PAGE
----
Millennium Post

Selling more of family silver

A Cabinet note on a crucial subject indicates a very strong government intent, even if the corresponding policy takes time to take shape. It has happened with the impending decision on the resources of the public-sector undertakings [PSUs] in the country. According to media reports, the government is contemplating accepting the recommendations of the Kelkar Committee on monetising land resources of the government companies. If these recommendations go through the union cabinet, it will revive the old debate of selling family silver.

The land bank which is being targeted this time is around ports, railway land in big and middle-level cities and similar areas where the government attaches a great commercial value to its resources. However, the decision to sell this land bank is like disinvestment of PSUs through the back door, since these resources are commercial assets. It also subverts the logic of why in the first place the land was given to these companies and in other cases to government institutions. It also subverts the logic with which a welfare state that India claims to be put all unclaimed land in the government kitty through a single act of legislation.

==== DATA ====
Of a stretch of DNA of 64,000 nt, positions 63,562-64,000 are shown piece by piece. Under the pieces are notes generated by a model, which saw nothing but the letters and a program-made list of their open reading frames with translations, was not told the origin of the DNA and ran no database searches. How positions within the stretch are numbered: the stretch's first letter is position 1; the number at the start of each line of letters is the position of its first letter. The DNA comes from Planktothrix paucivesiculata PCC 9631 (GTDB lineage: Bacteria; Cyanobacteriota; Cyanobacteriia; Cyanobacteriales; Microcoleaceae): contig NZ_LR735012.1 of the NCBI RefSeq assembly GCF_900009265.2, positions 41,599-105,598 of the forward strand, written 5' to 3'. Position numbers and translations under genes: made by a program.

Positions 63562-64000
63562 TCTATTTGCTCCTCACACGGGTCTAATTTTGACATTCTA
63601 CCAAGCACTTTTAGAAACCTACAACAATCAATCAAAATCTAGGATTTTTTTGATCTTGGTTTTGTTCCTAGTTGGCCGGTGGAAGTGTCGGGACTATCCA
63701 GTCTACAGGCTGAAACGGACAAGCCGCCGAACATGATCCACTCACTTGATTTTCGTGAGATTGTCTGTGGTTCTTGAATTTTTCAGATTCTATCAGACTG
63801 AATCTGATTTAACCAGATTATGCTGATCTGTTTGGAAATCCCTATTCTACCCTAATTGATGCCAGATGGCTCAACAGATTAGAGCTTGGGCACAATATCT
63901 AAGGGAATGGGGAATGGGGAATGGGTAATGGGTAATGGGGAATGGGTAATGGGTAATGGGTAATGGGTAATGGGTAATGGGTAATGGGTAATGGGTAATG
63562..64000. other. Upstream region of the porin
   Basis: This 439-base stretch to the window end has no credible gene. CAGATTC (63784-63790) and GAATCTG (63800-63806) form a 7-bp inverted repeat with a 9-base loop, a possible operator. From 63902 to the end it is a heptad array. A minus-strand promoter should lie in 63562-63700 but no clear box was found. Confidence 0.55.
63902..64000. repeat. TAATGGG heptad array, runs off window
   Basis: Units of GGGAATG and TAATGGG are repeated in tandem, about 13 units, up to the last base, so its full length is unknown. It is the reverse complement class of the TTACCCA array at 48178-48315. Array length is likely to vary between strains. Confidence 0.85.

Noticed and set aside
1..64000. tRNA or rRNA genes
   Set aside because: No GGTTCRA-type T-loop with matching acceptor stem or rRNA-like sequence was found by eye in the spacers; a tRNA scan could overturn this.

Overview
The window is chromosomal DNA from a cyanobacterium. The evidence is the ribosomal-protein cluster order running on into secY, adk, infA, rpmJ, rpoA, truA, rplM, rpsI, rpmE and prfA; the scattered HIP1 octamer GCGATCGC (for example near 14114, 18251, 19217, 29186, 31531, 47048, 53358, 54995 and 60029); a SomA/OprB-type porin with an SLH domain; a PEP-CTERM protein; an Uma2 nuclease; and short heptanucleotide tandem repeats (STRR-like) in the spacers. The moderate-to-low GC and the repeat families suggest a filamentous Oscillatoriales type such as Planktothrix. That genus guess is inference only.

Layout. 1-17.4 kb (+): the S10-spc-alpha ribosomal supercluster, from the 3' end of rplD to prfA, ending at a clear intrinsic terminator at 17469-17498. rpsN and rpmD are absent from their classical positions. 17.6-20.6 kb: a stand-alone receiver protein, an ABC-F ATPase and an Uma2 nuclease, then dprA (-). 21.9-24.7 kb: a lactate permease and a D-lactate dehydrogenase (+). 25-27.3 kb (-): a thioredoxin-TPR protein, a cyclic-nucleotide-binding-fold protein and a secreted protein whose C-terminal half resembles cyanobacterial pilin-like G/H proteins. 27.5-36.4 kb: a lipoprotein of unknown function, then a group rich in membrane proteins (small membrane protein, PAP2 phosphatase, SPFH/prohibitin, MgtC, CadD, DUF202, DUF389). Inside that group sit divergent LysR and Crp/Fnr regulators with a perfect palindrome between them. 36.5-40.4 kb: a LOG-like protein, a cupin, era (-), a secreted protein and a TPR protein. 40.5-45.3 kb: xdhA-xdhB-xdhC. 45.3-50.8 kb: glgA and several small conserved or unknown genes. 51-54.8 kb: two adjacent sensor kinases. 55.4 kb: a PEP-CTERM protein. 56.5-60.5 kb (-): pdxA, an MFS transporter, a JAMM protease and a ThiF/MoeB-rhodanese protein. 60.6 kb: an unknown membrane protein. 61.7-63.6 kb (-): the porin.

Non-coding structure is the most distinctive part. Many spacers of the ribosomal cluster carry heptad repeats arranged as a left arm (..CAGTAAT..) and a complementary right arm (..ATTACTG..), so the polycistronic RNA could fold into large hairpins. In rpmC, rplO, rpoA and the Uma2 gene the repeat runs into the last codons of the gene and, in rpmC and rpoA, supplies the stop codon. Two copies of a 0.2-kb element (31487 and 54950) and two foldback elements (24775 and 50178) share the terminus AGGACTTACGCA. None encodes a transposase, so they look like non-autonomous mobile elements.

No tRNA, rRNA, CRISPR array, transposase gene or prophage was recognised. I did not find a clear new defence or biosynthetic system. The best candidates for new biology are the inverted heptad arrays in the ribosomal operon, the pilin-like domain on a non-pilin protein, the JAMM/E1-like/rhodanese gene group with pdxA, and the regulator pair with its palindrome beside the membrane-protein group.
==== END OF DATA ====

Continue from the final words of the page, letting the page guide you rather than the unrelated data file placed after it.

After Independence, all land that was not legally claimed by private parties or organisations was claimed by the government and thus declared public land. It was meant to be used for social welfare activities. Within this definition came industry, because industrialisation was seen as a necessary act of social development. It is noteworthy that this definition also included big private industry as well as the PSUs. Indian cities are full of examples of private industries claiming public land for a pittance in the name of setting up facilities for workers and their families. However, this land became their only asset with time. Many industries chose to sell their highly subsidised land for profit while shutting down the industries.What this approach to public land does is that when it is given to industry, it is based on welfare politics, but when the industry is allowed to sell the same land, it is done purely for commercial reasons. In the case of PSU land under contention, the public purpose should be more forcefully asserted, given that both the land as well as its owner is the government. The government should not be governed just by commercial purpose if it needs to sell the land at all but come out with an equitable policy of using a substantial part of it for building social institutions. Only then there will be a mitigating logic to selling the family silver.
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